Origin of snug

1575–85; perhaps < Old Norse snøggr short-haired; cognate with Swedish snygg neat
Related formssnug·ly, adverbsnug·ness, nounun·snug, adjectiveun·snug·ly, adverbun·snug·ness, noun

Synonyms for snug

Dictionary.com Unabridged Based on the Random House Unabridged Dictionary, © Random House, Inc. 2019


Examples from the Web for snug

Contemporary Examples of snug

Historical Examples of snug


British Dictionary definitions for snug

snug

adjective snugger or snuggest

comfortably warm and well-protected; cosythe children were snug in bed during the blizzard
small but comfortablea snug cottage
well-ordered; compacta snug boat
sheltered and securea snug anchorage
fitting closely and comfortably
offering safe concealment

noun

(in Britain and Ireland) one of the bars in certain pubs, offering intimate seating for only a few persons
engineering a small peg under the head of a bolt engaging with a slot in the bolted component to prevent the bolt turning when the nut is tightened

verb snugs, snugging or snugged

to make or become comfortable and warm
(tr) nautical to make (a vessel) ready for a storm by lashing down gear
Derived Formssnugly, adverbsnugness, noun

Word Origin for snug

C16 (in the sense: prepared for storms (used of a ship)): related to Old Icelandic snöggr short-haired, Swedish snygg tidy, Low German snögger smart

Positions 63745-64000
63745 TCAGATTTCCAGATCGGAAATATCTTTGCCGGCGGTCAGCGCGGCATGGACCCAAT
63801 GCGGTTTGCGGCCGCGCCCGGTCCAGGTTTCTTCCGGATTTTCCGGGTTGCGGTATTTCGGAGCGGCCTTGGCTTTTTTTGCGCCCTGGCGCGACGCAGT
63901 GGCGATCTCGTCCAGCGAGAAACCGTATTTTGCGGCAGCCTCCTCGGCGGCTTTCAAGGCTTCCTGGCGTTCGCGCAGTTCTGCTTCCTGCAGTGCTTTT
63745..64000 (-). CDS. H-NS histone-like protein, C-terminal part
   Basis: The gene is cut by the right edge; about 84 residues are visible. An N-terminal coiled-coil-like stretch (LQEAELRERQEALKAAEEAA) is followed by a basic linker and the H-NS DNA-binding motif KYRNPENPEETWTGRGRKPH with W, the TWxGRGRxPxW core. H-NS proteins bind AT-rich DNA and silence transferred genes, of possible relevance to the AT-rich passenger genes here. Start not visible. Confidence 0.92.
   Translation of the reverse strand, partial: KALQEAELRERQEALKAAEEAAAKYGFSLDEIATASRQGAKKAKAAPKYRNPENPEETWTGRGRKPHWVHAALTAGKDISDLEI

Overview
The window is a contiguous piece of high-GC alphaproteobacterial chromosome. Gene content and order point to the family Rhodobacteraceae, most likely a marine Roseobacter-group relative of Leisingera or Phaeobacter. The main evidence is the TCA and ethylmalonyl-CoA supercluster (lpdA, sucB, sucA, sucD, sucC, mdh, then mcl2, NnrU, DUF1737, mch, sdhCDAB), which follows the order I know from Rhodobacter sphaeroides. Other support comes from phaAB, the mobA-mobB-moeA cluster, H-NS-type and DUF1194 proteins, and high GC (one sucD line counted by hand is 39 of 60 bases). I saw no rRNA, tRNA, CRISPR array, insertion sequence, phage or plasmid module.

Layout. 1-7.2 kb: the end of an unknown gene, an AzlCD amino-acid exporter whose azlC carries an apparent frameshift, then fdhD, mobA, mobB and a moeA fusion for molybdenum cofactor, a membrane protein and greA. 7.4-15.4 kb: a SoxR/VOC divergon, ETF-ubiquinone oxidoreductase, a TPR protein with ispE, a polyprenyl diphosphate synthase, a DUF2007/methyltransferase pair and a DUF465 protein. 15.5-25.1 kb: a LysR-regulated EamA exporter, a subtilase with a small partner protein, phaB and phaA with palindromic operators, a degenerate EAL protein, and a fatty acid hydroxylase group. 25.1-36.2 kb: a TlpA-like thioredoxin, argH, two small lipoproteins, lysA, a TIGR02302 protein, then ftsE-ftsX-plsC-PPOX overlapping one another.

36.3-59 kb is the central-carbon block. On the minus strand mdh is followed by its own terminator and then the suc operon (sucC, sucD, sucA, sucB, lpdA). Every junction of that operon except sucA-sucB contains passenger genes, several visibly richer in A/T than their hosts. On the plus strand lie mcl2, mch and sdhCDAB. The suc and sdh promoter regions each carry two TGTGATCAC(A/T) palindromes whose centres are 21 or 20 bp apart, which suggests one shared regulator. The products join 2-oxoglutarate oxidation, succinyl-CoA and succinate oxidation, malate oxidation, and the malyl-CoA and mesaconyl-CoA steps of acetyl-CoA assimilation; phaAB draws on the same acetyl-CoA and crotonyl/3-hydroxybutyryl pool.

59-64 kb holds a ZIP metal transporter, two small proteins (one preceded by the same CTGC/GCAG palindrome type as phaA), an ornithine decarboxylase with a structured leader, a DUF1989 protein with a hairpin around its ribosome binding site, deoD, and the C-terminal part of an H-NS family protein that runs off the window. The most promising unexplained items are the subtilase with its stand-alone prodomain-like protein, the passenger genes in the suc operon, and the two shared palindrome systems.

Collins English Dictionary - Complete & Unabridged 2012 Digital Edition © William Collins Sons & Co. Ltd. 1979, 1986 © HarperCollins Publishers 1998, 2000, 2003, 2005, 2006, 2007, 2009, 2012

Word Origin and History for snug
adj.

1590s, "compact, trim" (of a ship), especially "protected from the weather," perhaps from a Scandinavian source, cf. Old Norse snoggr "short-haired," Old Swedish snygg, Old Danish snøg "neat, tidy," perhaps from PIE *kes- (1) "to scratch" (see xyster). Sense of "in a state of ease or comfort" first recorded 1620s. Meaning "fit closely" is first found 1838. Expression snug as a bug in a rug attested by 1769; earlier snug as a bee in a box (1706).

Online Etymology Dictionary, © 2010 Douglas Harper